M87 galactic jet
The M87 galactic jet with axially ejected knots.

Meanwhile, electrons are being slowly released by the decaying galactic plasmoid and they stream in a thin beam after the quasar. They form the great radio jets seen emanating from the nuclei of active galaxies.

It seems that as the quasar attracts electrons its matter becomes progressively more polarized, or massive, as Arp found. It is similar to what we observe in particle accelerators ­ the more a particle is distorted, or polarized, in an electric field, the more massive it appears to become. If an electron orbiting a nucleus becomes progressively more massive in a globally changing electrical environment, it will require to compensate at intervals by executing small quantum jumps to new resonant orbits closer to the nucleus. The energy of those orbits will be higher and the result is a quantized shift away from the red end of the spectrum. The quasar becomes brighter and less redshifted. It is not closer.

“The idea then arose that it [the electron] was a sort of mist of electricity, and Eddington probably gave it the most candid description as ‘something unknown doing we don’t know what.’ We are no wiser today; nevertheless, we speak of the mass of an electron as though it were equivalent to the mass of a lump of lead.”
– Herbert Dingle, Science at the Cross-Roads, pp. 141-2.

It is the lower energy electron orbits in new quasar atoms that may give rise to the effect remarked upon by Davies and his co-workers. If so, it is due to a different inertial mass of an electron in a quasar atom, not a different speed of light 10 billion years ago. The result is simply that Planck’s constant and consequently the fine structure constant will differ by a very small amount from that measured on Earth. Once again we see the trouble caused by arbitrarily assuming universality of physical constants measured on Earth.

Another serious problem faced by conventional thinking is that the quantum shifts seem to occur galaxy-wide without delay. No object has been found with two different redshifts. Yet a change propagating at the speed of light would take something like 100,000 years to traverse a galaxy. It seems that the kind of particle dipole distortions that create inertial mass and gravity propagate at the near infinite speed of the electrostatic force. So, once begun, the quantum shift in atomic orbitals could spread across a galaxy in less than a second. I suppose it could be termed “galactic quantum entanglement.”

So, the good news for Star Trek fans is that Einstein’s speed limit is repealed. But the Warp Drive and Teleporter are out, I’m sorry. They are illogical. Space cannot be warped. And matter can neither be destroyed nor created, despite the widespread misconception that the “m” in E = mc^2 means matter, and that antimatter annihilates matter. [The only possibility that I can imagine for a Teleporter would be to create an identical physical copy from materials already to hand at the receiver. But there is far more to biology than meets the scientific reductionist eye. Would the copy be alive? And if so, who, if anyone, would it be? And what do you do with the original – kill it and dispose of the body in the process?]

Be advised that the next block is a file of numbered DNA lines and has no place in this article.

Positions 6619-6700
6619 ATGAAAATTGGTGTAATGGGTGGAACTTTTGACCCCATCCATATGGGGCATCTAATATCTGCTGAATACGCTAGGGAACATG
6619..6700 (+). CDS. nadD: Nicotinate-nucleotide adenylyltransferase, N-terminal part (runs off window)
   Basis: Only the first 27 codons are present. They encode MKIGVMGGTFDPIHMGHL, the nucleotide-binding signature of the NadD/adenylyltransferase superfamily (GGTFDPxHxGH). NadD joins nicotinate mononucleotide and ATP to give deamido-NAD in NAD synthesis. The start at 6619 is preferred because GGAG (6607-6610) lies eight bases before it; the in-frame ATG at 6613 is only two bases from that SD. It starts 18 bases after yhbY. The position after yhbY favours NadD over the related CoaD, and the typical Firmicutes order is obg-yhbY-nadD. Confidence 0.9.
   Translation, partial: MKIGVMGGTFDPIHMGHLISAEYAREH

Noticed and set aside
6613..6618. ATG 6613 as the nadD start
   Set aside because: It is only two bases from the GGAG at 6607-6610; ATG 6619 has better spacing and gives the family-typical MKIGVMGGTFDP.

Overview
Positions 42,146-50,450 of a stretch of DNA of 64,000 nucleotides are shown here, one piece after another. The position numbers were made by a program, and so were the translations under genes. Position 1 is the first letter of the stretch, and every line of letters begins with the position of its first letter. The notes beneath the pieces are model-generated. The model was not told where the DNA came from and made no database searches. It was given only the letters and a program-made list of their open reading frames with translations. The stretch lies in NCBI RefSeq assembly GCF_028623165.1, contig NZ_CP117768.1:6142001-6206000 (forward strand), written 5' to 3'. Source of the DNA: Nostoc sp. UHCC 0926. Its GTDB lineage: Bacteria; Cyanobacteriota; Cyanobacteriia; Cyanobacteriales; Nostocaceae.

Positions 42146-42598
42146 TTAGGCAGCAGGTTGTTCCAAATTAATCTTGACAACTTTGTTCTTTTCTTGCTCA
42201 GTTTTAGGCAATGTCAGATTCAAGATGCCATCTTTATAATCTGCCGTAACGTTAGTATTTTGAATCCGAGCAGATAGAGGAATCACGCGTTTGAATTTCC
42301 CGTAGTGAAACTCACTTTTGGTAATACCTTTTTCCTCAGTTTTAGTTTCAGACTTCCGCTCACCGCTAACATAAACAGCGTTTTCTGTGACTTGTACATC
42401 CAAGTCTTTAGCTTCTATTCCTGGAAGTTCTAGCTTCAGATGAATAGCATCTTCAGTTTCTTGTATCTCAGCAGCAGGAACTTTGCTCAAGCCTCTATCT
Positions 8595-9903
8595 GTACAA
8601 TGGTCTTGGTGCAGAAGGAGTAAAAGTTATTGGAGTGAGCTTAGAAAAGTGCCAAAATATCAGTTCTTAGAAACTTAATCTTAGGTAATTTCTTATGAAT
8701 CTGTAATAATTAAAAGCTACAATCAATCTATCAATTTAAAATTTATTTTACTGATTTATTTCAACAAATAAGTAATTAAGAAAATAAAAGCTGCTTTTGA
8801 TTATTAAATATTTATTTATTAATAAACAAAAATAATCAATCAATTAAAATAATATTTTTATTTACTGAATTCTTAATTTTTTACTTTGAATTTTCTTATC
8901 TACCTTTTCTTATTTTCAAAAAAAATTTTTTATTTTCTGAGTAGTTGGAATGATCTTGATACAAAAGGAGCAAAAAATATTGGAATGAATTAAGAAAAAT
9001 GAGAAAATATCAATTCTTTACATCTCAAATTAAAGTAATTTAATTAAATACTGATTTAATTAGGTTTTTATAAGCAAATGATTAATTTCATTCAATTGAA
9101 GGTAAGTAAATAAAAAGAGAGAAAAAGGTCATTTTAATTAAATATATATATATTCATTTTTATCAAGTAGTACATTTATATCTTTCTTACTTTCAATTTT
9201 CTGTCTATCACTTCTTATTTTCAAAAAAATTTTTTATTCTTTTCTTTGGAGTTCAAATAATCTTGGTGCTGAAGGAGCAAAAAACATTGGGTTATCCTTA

Despite all of these absurdities, gravitational big bang cosmology still comes out the clear winner in the science fiction category.

As for Prof. Davies recent book, How to Build a Time Machine ­ save your money, space fans, and put it into antigravity research! As taxpayers we pay dearly for this fiction anyway.

ClownThe genius, Lou Jacobs, like many other well-publicised clowns, allows himself to be blown away by the big bang.

It is incredible that we entered the 21st century with an advanced technology that is crucially dependent upon electricity and yet a cosmology where the powerful electrical force has no role, when we know that electric charge is the foundation of all the matter in the universe.

Davies’ bewilderment is understandable, “If what we’re seeing is the beginnings of a paradigm shift in physics like what happened 100 years ago with the theory of relativity and quantum theory, it is very hard to know what sort of reasoning to bring to bear.”

Precisely. The revolution in thinking will not come from the present generation of theoretical cosmologists. It must come from the next generation of practical electrical engineers, plasma physicists and observational astronomers.

“…I have no doubt that there will arise a new generation who will look with a wonder and amazement, deeper than now accompany Einstein, at our galaxy of thinkers, men of science, popular critics, authoritative professors, and witty dramatists, who have been satisfied to waive their common sense in view of Einstein’s absurdities. Then to these will succeed another generation, whose interest will be that of a detached and half-amused contemplation; and in the limbo of forgotten philosophies they may search for the cenotaph of Relativity.”
– Arthur Lynch, The Case Against Einstein, Dodd, Mead & Co., New York, 1933.

© Wal Thornhill 2002

Endnotes:
  1. Einstein’s theory ‘may be wrong’: http://news.bbc.co.uk/1/hi/sci/tech/2181455.stm
  2. Beam me up Scottie: http://www.ananova.com/news/story/sm_609251.html
  3. the creation myths: http://home.hetnet.nl/~mavds/synthesis.htm
  4. Halton Arp: http://www.haltonarp.com/